Don’t even know where to begin with this except you tried a low fee option Emoov  that failed miserably ( with investor money you were tapping into months prior to its collapse with it to) now you are the advocate of high fees.

    Further, the list of creditors for Emoov contained a sizeable bill to Google for adwords- just indicates to me you were speculating wildly on a low fee basis.

    Part of the low fee problem has been the online agencies like Emoov, PB and Yopa advertising extensively with other people’s money and not making any actual profit from their core estate agency activities thus giving joe public the perception you can charge low fees- its not the only answer to a complicated scenario but an attempt to explain it in part.





    1. James Christchurch

      Putting aside he tried (and failed) a low fee estate agency ‘haveathink’ 

      putting aside he owes money.

      How much of the low fee issue in British estate agency is down to the low fee agents (Pb/Yopa etc) and how much is down to the points in Mr Quirk mentioned – or is it something he missed?

  3. smile please

    I wish Quirk would crawl back into his hole.

    1. James Christchurch

      Taking emotion out the discussion ‘smileplease’ – who/ what is to blame for the low fee culture of estate agency?

      1. smile please

        It’s not about who is to blame.
        It’s the fact this individual changes his strong beliefs to suit his narrative.
        He has no moral compass. Has a prolonged history of raising money off people by saying what he wants with care if its right or not.
        Left shareholders and other businesses carrying the can with his experiment with online agency and now has been trusted to recruit self employed agents by selling them a dream.
        On top of all that he makes a living as a property ‘expert’ talking about his time in agency while glibly retelling stories of his tragic past with emoov where people list jobs and savings.
        I think it’s disgrace eye give him a column just because they know it gets comments.
        Eye love running polls, do one for your loyal readers, should Quirk be allowed to still write stories for the site yes or no. Then publish the result with the right plan going forward.

        1. James Christchurch

          Ok – let me reframe the question, putting aside the issue of Quirk

          instead of who is to blame

          what is the cause of the fee degradation over the last 15 years?

          1. jan - byers


  4. AlwaysAnAgent

    An article full of regurgitated and unoriginal content. It’s yet another  strange article written by someone who isn’t at all relevant to modern day estate agency.

    What was the point of this story or have I missed the point entirely?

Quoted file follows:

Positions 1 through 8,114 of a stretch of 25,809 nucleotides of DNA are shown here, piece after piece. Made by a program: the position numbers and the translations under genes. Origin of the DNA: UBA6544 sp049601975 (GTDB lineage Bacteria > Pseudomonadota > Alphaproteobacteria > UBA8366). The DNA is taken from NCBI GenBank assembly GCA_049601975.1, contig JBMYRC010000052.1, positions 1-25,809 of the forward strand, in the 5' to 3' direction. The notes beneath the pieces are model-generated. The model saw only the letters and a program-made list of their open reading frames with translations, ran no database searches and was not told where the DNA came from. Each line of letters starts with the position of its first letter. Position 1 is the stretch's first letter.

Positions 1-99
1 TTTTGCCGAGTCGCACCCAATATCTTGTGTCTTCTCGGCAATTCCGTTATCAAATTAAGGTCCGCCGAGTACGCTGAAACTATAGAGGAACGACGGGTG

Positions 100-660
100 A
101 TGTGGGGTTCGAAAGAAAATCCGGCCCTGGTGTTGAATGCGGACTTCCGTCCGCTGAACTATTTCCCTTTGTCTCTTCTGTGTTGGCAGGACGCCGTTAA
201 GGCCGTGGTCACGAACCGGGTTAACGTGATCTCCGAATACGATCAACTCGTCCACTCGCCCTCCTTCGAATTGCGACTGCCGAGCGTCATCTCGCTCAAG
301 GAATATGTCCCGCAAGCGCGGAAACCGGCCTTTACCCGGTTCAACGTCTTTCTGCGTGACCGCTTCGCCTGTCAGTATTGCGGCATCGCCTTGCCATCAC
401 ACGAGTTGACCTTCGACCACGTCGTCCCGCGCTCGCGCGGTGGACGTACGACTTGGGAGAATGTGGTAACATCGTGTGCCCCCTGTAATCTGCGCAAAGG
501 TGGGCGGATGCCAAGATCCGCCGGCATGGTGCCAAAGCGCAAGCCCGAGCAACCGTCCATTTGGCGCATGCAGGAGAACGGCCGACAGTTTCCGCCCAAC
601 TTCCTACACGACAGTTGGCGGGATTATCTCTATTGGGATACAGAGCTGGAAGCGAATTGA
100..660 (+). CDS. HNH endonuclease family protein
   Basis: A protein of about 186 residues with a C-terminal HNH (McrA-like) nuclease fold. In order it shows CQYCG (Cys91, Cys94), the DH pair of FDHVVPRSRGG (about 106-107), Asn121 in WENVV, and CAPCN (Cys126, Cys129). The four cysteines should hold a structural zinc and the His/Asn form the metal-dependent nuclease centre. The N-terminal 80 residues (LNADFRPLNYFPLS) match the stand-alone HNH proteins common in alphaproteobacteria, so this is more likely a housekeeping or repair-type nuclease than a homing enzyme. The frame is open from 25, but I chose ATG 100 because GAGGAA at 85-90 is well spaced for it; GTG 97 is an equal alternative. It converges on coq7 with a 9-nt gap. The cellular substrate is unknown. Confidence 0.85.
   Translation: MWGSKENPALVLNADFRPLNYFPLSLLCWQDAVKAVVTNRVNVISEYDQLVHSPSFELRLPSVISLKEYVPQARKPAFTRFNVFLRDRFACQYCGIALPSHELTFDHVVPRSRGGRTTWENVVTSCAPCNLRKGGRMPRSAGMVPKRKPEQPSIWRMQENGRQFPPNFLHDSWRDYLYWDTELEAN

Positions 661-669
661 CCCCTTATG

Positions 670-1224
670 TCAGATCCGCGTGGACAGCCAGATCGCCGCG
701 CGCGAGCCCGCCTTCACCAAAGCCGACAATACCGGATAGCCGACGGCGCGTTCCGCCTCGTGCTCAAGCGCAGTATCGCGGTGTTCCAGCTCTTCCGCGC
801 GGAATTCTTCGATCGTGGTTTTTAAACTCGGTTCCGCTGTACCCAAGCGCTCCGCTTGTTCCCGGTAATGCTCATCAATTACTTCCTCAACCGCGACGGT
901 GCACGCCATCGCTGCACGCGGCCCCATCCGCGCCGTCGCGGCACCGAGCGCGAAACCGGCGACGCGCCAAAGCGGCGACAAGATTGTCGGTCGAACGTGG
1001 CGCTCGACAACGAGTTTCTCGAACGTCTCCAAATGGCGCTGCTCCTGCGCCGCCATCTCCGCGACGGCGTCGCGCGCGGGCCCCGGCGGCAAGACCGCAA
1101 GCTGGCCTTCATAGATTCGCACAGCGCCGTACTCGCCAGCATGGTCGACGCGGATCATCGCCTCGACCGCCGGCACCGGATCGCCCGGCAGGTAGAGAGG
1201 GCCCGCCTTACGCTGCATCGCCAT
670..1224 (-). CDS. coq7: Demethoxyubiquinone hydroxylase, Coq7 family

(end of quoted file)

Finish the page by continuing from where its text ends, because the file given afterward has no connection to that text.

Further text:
1. James Christchurch

      I have asked the others, so I will ask you AlwaysAnAgent
      who/what is the cause of the low fee nature of U.K. estate agency?
      it all can’t be laid at the door of cheap fee agents as fees have been dropping since 2008 – and the callcentre agents Purpleprix and Yerpahave only been around since the 2014/15 ish?
      As Home Counties agent myself, I have my own thoughts – but would love your thoughts first

      1. Blackcountrygirl1

        Hi James,

        In my region (West Midlands) we only saw fees start to drop circa 2017/18 which coincides with the first real introduction of Purplebricks to our area and importantly the beginning of a drop in available stock for sale. I think both factors combined in the poorer high st agents begin to drop their fees.
        With the market then turning to a sellers and not a buyers market the clients were getting offers agreed and selling fairly quickly. Would those clients use those agents again? Maybe not but with the total lack of stock now even if you want to move you can’t find anything to buy. We need the market to calm then maybe we can start to show our clients the difference between a good and a mediocre agency and charge accordingly.

  5. AndSotheStoryBegan

    Low fees are a result of being able to sell, but being unable to persuade.

  6. DerekSharpham

    The average estate agent (owner) is as dumb as a post. Because of that we are the only country that beats each other up in fees.

  7. Essjaydee51

    Most of the British public do not like to pay £1000’s in fees no matter how good the service, they are especially not likely to pay you 1.4-1.75% when some desperate “agent” has already been sitting in their living room offering 0.75% so whilst you might get a minority of instructions at an acceptable rate, the majority will go to whomever offers the lowest fee and that then drags down the good and the really good agents into the rat race, if they want to stay in business because the good agents are by far outnumbered by the poor, the bad and the desperate. Oh, a word to the ignorant poster, I’m an owner/manager and love this business but am just about to retire, aged 55 and dumb isn’t in my vokab, Vokaba,vacabala, vocabulary, perhaps you should look closer to a mirror, you are either an employee or ignorant and disrespectful, which by extension might be why your fees are low.

  8. JustAWorker